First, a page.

- Created on Wednesday, 12 October 2011 09:45
IPBES is set up to respond to the needs of governments in the filed of biodiversity and ecosystem services, including through biodiversity-related MEAs. How do you see that working in practice?
IPBES has the potential to do more than global assessments, which are not always as directly beneficial to countries in addressing daily decisions. Governments are taking on-the-ground biodiversity-related decisions and actions every day. Decisions taken by CITES authorities involve a structured scientific-policy interface though the interaction between national management and science authorities, which is built into the text of the Convention itself. This interface is critical to the success of CITES.
IPBES could help governments strengthen their science-policy interfaces, including under CITES, and thereby help them take more effective decisions and actions on-the-ground. For example, it could improve access to relevant and credible scientific information and help catalyse research where it is most needed. It could also stimulate much needed capacity building for CITES authorities to enable them to more effectively collect, analyse, present and use scientific information in their daily decisions, which are critical to ensuring that international trade in the 34,000 species covered by CITES is legal, sustainable and traceable.
IPBES could also respond to requests, such as for assessments and/or policy-relevant advice, conveyed to it by governments through CITES governing bodies. IPBES responses to these requests could enable CITES governing bodies to take even better-informed policy decisions and put CITES national authorities in a better position to implement those decisions.
What are the needs of the Convention that IPBES might best address?
IPBES could build upon and help scale up the Convention's efforts to build national capacity to undertake targeted national assessments, such as the scientifically based non-detriment findings under CITES, which are aimed at ensuring that Parties' trade under CITES is sustainable. This would be a win-win situation, with the building of science capacity directly supporting the implementation of the Convention. It could also complement the Convention's further development of the CITES Virtual College and the UNEP led InforMEA, which is co-chaired by CITES.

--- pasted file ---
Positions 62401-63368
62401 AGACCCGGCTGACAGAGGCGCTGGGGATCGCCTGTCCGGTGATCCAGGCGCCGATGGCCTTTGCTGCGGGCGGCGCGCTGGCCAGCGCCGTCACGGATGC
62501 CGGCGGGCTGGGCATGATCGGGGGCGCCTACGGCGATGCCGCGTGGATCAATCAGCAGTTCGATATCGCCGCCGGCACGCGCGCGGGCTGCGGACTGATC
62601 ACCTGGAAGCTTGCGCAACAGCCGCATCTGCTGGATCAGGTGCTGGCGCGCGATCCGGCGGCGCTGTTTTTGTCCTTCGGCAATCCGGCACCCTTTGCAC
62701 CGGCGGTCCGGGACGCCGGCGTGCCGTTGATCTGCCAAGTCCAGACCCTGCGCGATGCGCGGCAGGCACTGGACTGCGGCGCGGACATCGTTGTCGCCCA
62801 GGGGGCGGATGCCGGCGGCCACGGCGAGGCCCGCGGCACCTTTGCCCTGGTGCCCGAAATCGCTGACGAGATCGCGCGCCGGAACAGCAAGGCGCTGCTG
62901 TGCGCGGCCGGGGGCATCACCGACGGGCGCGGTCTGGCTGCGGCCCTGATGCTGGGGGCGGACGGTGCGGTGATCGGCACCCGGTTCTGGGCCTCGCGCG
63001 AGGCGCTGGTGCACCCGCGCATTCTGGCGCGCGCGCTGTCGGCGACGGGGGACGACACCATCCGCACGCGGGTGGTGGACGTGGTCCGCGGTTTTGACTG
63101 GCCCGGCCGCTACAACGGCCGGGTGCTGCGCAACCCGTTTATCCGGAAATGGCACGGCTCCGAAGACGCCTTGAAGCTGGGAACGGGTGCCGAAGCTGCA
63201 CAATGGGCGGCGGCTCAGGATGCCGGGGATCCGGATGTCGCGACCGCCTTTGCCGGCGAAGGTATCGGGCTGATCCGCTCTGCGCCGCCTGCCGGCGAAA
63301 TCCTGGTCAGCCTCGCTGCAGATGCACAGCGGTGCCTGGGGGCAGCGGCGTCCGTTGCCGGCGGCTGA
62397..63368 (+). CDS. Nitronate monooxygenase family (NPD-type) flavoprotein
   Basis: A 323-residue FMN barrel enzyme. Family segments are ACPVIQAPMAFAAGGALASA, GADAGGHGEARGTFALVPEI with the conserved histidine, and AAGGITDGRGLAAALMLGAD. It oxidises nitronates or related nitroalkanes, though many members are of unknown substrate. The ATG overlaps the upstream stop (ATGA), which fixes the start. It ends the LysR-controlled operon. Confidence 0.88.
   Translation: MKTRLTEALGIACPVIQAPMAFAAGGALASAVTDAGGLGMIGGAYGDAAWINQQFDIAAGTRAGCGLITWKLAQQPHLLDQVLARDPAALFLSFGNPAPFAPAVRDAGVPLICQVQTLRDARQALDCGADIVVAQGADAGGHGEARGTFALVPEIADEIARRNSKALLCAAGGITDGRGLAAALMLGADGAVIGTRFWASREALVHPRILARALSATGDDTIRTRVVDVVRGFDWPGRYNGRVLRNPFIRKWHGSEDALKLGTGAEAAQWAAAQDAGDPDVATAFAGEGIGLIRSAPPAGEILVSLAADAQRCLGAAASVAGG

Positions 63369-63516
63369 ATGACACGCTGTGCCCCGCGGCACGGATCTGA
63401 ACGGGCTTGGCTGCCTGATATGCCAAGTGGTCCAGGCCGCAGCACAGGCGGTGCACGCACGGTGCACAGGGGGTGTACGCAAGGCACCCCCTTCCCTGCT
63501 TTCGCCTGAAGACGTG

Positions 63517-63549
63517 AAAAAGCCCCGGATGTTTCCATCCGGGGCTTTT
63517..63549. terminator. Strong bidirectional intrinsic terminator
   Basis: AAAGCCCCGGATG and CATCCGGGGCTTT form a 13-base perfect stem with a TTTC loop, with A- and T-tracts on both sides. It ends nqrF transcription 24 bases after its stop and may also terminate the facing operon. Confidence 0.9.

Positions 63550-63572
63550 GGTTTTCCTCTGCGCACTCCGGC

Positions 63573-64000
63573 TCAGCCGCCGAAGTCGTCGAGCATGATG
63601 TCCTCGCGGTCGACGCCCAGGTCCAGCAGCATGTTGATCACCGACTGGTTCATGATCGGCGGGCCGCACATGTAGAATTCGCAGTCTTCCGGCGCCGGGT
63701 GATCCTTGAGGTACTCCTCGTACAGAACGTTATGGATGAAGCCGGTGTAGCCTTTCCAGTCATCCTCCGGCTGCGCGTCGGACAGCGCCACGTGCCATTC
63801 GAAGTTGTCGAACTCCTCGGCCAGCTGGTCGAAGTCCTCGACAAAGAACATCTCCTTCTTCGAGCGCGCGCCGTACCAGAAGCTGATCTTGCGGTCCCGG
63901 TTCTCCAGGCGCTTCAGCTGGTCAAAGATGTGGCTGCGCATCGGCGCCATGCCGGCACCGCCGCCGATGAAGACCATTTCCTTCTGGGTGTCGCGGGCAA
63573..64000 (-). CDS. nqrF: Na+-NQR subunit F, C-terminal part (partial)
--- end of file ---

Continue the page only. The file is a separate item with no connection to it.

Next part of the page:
How do you see IPBES working with the Scientific Plant/Animal committees?
IPBES could involve the chairs of the scientific committees in its work, perhaps through further development of its principles and rules and its institutional structure, for example through the participation for the CITES Animals and Plants Committees Chairs in the plenary and any scientific panels or working groups that are established. It may be worth noting that CITES science committees are comprised of experts appointed in their individual capacity by the Conference of the Parties. Arrangements such as these could help ensure that IPBES supports and complements - and does not duplicate - the work of those committees.
How do you see IPBES help with creating synergies across MEAs and other organisations working in the field of biodiversity and ecosystem services?
IPBES has already helped create cooperation and synergies among the biodiversity-related conventions as is evident by their attendance, constructive contribution towards the discussions, and the issuance of a joint statement at this meeting - as well as their intent to work collaboratively on a possible joint contribution to the next plenary meeting. The biodiversity-related conventions have already considered that they might make good use of the Biodiversity Liaison Group to help transmit requests that their governing bodies might be submitting to IPBES. In relation to its global assessment work, IPBES might be in a position prepare future Global biodiversity assessments in consultation with all of the biodiversity-related conventions, including through accessing the vast amount of primary data on sustainable use that is collected by CITES.